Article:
“I didn’t plan to come to Hong Kong,” recalls an African refugee. “An agent brought me here in 2004 on a passport I never saw. We were scheduled to take a flight to the States, when he said it would be delayed and we should stay overnight. At the McDonald’s near Star Ferry, I got into a misunderstanding with him and refused to do as he wanted me. He asked me to hold his leather jacket. He said he had to make a phone call … I never saw him again. Two days later I turned 15.”
Now Tommy (not his real name) is 26 years old, and is an exceptional refugee who continues to excel against overwhelming odds in a hostile asylum sphere that reduces to depression more experienced and wiser individuals. The young man credits his success in overcoming unending difficulties to a determination to turn every challenge around, “I learnt to depend on myself to solve my problems as this is my life!”
It is understandably hard for him to speak about his past. “My father passed away before I was born and my mother when I was 5. I was raised by my grandmother who died when I was 8. Then I was captured by the rebels. I was a child soldier for 5 horrible years. It was hell … I am still doing counseling and taking medications. When the agent abandoned me I was suicidal. God did not let it happen. I was helped by a US missionary who took me to the UNHCR. He saved my life.”
After a few days, Tommy was admitted to Queen Elizabeth Hospital where he spent ten trying days in the psychiatric unit. Upon discharge he was sent to a shelter where he experienced the failures of an underdeveloped welfare system for refugees in 2004. Eventually he was taken in by a church which still supports him. Tommy took education very seriously; he graduated from high school and went on to obtain a degree in business management.
“I couldn’t have done it without my wife, church and dad. He’s was my guardian, but I call him dad as I feel a father-son connection with him,” Tommy explains. “I met my wife at the church. She visited me in detention every week when I was arrested two weeks before turning 18. Immigration has given me a hard time ever since. I was ordered ‘Sign here. Don’t waste my time’ and nobody told me what documents they were. They refused to read back the statement before I signed them. Then my wife submitted my birth certificate and identity card. We got married in 2012, but my dependent visa was refused. Ironically my asylum claim remains undecided since 2004. Immigration doesn’t want me to have a normal life.”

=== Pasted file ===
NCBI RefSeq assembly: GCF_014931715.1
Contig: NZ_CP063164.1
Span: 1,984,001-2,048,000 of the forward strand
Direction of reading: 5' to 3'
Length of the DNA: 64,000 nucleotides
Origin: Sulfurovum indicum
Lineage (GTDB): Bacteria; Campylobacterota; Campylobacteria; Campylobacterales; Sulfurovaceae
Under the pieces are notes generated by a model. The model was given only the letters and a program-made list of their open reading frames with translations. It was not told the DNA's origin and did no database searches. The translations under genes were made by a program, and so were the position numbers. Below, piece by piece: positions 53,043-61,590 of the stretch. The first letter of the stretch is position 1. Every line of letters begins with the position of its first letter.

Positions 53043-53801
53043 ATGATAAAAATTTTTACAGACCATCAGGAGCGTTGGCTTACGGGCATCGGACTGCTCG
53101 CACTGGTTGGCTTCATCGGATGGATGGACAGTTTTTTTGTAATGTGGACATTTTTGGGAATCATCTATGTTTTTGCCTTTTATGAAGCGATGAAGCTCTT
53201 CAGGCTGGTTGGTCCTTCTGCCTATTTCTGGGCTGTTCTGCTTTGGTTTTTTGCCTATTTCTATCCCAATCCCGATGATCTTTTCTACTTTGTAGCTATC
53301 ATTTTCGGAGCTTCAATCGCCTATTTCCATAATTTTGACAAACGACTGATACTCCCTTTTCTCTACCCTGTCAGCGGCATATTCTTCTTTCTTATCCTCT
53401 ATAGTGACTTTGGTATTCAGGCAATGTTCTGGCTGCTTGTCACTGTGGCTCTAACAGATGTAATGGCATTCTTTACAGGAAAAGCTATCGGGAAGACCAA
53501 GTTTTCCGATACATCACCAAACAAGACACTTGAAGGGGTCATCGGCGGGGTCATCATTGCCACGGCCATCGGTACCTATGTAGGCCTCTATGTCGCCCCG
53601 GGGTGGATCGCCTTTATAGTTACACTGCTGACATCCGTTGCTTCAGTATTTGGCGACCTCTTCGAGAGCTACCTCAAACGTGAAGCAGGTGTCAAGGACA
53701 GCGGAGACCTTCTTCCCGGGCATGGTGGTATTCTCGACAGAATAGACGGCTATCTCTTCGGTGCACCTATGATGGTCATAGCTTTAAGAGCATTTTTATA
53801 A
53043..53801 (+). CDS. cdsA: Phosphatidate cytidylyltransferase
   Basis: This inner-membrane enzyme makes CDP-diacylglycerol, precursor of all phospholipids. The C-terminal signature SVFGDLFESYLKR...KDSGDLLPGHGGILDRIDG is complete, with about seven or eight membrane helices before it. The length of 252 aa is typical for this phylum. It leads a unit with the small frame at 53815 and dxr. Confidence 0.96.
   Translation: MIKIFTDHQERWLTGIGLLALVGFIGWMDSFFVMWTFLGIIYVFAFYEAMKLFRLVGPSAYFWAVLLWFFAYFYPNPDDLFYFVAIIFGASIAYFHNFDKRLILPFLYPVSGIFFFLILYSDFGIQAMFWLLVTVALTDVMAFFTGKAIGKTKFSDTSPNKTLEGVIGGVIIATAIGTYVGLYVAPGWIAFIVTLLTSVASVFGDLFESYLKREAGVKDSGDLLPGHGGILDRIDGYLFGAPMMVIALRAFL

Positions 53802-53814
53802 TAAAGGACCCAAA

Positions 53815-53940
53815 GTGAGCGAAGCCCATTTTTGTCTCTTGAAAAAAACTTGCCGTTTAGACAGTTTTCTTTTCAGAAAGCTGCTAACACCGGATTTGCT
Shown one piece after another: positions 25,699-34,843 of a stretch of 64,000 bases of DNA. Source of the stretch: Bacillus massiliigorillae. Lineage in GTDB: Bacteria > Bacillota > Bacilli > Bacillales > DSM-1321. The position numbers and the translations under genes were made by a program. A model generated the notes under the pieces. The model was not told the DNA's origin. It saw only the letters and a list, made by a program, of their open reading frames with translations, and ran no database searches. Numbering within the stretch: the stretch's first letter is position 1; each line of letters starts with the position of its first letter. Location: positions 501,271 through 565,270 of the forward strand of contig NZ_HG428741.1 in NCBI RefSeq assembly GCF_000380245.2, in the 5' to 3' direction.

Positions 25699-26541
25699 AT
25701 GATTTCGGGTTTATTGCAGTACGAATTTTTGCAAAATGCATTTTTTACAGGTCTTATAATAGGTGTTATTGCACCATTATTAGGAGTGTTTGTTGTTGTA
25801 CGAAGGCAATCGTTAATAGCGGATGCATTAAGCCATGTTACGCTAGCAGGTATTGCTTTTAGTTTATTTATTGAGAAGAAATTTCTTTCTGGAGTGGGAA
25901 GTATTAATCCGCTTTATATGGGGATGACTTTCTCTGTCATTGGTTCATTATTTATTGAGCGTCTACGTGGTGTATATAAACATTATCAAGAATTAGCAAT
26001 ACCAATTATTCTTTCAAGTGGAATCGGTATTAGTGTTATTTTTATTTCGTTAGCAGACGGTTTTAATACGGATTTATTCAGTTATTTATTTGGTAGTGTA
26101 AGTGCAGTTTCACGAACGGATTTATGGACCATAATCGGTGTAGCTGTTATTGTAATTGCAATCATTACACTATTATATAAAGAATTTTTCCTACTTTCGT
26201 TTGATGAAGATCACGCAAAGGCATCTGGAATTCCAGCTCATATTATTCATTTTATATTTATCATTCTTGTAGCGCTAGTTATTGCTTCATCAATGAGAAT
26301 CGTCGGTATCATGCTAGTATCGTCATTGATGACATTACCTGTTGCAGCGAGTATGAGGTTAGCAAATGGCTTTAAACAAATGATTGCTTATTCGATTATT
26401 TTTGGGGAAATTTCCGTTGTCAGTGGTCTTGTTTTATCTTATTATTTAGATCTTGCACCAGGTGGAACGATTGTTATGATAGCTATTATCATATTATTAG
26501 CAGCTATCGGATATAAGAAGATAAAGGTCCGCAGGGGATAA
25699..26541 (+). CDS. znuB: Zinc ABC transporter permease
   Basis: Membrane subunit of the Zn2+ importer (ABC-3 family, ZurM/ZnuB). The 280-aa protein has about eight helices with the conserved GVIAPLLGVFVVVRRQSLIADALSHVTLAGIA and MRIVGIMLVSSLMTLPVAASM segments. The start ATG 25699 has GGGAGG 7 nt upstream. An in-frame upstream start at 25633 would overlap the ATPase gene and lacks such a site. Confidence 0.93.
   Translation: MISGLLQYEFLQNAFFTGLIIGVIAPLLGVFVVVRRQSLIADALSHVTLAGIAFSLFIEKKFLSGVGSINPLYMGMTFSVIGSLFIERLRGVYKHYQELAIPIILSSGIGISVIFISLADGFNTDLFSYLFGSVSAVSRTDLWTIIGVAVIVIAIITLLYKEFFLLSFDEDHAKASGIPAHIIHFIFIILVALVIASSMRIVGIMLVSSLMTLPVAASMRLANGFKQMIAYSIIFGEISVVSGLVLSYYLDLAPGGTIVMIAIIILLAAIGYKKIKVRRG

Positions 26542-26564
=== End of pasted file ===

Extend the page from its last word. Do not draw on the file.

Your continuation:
Tommy obtained an African passport through the intervention of a maternal uncle who provided the statements necessary to confirm family ties prior to his abduction by the rebel group. The Beijing console interviewed him in Hong Kong, then a passport was issued without requiring travel to his homeland. “Immigration was not happy that I applied for a passport” Tommy said.
“This doesn’t make sense,” Tommy laments. “It is total injustice. I don’t know what applicants Immigration wants for dependent visas. I am not going to steal a local job, if that is what they are afraid of. I want to continue my studies overseas. I have two MBA offers, one from the UK and the other from Australia, and an MPA (Master in Public Administration) from the States. The church friends offered to pay for tuition, but I need a visa to prove that I am resident in Hong Kong.”
Frustration is palpable. “Immigration is trying to find faults in my application. First they tried to find faults in my wife’s documents, but they couldn’t. Now they say that I entered illegally as I came with an agent with a different passport. I had no idea what was submitted. I was a child. When the US consulate called Immigration, they were told, ‘This person does not exist in our system’. The consular staff then asked if my marriage certificate was fake as it was issued by Immigration. The line went dead when he asked for the officer’s name.”
More than three years after his marriage, the Legal Aid Department accepted Tommy’s application to judicially review Immigration’s refusal of his dependent visa. His lawyer is confident that the bureaucracy of rejection will crumble when the writ is filed at the High Court, because the legal grounds to condemn Tommy to a lifetime of welfare and marginalization may be challenged. It is regrettable that compassion is rarely shown to refugees who try their level best to integrate into society.